Benjamin West: The Death of General Wolfe (1770)
(National Gallery of Canada, Ottawa, Canada)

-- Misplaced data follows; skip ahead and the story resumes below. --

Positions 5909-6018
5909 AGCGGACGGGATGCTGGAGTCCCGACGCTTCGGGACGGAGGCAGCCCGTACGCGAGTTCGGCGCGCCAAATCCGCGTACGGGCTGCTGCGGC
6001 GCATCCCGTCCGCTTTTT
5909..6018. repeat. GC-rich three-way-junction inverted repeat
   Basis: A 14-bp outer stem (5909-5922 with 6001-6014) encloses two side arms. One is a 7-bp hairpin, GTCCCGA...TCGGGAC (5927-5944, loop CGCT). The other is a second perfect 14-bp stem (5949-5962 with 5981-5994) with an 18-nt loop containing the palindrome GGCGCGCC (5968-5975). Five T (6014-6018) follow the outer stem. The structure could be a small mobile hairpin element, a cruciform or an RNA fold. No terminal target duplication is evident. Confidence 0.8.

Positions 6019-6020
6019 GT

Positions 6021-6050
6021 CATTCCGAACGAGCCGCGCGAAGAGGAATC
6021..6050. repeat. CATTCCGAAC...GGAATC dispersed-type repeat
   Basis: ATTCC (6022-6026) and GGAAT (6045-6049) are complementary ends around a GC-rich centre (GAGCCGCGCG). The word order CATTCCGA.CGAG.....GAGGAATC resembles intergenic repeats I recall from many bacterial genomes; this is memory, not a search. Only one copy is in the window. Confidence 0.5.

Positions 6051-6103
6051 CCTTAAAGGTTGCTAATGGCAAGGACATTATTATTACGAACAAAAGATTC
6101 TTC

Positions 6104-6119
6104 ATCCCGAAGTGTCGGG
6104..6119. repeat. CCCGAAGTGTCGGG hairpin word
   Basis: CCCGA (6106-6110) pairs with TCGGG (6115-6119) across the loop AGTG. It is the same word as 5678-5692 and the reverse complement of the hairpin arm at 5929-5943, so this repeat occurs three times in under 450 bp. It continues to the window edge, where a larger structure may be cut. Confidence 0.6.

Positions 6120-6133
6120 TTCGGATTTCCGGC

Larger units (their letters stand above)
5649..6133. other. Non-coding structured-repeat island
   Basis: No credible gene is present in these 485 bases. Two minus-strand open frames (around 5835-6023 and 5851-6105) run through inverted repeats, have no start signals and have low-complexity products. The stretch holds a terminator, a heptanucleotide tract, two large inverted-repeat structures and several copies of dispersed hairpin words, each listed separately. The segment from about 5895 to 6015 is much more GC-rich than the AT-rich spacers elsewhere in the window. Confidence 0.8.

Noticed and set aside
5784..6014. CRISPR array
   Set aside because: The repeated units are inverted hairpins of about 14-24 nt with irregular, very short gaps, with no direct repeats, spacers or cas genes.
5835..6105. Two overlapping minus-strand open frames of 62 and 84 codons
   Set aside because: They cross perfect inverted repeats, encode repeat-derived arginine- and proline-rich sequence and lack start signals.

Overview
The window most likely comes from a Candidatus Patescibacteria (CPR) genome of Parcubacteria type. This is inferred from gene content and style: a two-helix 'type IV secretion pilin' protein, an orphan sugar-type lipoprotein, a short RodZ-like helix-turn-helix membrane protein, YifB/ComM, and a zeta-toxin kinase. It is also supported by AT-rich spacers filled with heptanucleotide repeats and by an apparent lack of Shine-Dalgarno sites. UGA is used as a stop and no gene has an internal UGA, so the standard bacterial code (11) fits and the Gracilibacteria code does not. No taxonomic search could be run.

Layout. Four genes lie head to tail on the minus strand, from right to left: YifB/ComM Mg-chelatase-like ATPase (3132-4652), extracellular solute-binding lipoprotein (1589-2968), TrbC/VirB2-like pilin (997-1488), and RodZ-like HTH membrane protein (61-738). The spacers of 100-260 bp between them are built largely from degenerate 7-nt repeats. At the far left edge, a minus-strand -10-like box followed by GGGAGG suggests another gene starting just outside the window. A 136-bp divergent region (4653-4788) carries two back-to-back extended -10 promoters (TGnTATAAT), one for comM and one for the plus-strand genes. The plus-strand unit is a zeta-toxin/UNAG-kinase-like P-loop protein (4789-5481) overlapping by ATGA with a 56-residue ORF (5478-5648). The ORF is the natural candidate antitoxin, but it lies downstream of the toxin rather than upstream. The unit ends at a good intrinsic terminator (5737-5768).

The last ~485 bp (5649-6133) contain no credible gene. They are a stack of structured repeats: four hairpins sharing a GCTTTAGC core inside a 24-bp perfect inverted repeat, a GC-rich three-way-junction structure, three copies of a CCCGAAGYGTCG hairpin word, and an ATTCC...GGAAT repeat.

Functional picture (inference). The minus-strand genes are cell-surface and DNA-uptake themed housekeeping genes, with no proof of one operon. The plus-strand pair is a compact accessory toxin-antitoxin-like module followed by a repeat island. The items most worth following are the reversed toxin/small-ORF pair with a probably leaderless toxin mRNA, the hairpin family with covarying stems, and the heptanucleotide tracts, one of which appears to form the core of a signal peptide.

A famous painting by the Anglo-American artist Benjamin West (1738-1820). The painting shows the death of the British Major General James Wolfe (1727-1759) during the battle of the Plains of Abraham (13 September 1759) at Quebec. The battle was a part of the Seven Years' War (1754-1763), a global war between Kingdom of Great Britain and her allies on 1 side and the Kingdom of France and her allies on the other side. In North America the war between France and Great Britain was called the 'French and Indian War' and was fought between the British colonies and the terretories of France (called New France). The war in North America was in the end decided by the succesfull British siege of Quebec. After a siege of Quebec of about 3 months, the British Major General James Wolfe led a force of about 4400 men and landed at a small cove called L'Anse-au-Foulon, one and one-half miles above Quebec City. The British managed to deploy their troops on the Plains of Abraham outside of Quebec and suprise their French opponents. The following battle of the plains lasted only 15 min and ended with a French defeat - resulting in the capture of Quebec. When peace was singed in 1763, France gave possession of parts of New France to Great Britain, including Canada and the eastern half of French Louisiana — lying between the Mississippi River and the Appalachian Mountains. At the battle of the Plains of Abraham both commanders of each side was killed: the French commander Louis-Joseph de Montcalm-Gozon, Marquis de Saint-Veran was killed at the end of the battle during the retreat, the British commander James Wolfe was killed when the French troops broke during the battle. Wolfe was hit by three bullets and died almost instantly. One of the British officers managed to give the word to the dying wolfe that the French army was retreating. Wolfe's last words where "Now, God be praised, I die contented" and died on the spot. Benjamin West shows the death scene of Wolfe with the British officer giving word that the battle is won. Painting from 1770.